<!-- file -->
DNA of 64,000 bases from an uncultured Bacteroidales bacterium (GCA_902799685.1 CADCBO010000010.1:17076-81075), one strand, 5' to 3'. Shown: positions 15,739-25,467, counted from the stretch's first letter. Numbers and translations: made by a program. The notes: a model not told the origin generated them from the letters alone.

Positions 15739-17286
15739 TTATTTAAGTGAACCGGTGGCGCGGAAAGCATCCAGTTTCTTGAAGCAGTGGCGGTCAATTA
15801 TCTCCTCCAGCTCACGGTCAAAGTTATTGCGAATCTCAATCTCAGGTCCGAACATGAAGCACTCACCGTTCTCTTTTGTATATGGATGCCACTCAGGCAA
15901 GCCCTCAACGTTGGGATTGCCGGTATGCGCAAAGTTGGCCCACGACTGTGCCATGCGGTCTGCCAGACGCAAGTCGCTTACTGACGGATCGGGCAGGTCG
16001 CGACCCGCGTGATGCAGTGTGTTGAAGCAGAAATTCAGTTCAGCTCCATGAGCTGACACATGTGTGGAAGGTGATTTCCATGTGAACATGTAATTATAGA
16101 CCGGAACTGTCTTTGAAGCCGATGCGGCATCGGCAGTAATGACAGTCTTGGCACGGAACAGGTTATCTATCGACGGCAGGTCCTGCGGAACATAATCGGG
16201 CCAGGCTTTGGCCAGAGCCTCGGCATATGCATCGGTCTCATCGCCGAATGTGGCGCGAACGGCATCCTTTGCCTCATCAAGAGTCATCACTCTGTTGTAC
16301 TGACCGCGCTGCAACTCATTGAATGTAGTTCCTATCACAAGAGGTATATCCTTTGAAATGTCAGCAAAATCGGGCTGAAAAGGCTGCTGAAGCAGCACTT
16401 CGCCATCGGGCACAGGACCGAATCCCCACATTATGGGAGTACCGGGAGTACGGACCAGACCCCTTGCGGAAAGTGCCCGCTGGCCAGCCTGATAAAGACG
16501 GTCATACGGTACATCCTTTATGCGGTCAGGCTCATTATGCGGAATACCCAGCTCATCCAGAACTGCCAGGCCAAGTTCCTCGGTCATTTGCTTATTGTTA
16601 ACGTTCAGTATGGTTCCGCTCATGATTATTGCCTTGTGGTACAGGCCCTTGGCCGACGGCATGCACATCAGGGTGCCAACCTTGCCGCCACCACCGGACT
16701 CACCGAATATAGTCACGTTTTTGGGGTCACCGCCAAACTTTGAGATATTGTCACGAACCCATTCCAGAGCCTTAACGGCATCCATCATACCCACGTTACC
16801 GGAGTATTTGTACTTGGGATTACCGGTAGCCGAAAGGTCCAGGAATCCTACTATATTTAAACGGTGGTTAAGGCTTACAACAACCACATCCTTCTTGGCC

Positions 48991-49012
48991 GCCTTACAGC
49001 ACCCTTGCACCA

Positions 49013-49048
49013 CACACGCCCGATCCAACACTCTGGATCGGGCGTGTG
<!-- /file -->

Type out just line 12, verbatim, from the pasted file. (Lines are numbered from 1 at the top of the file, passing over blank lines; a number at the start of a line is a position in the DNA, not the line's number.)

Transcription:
16601 ACGTTCAGTATGGTTCCGCTCATGATTATTGCCTTGTGGTACAGGCCCTTGGCCGACGGCATGCACATCAGGGTGCCAACCTTGCCGCCACCACCGGACT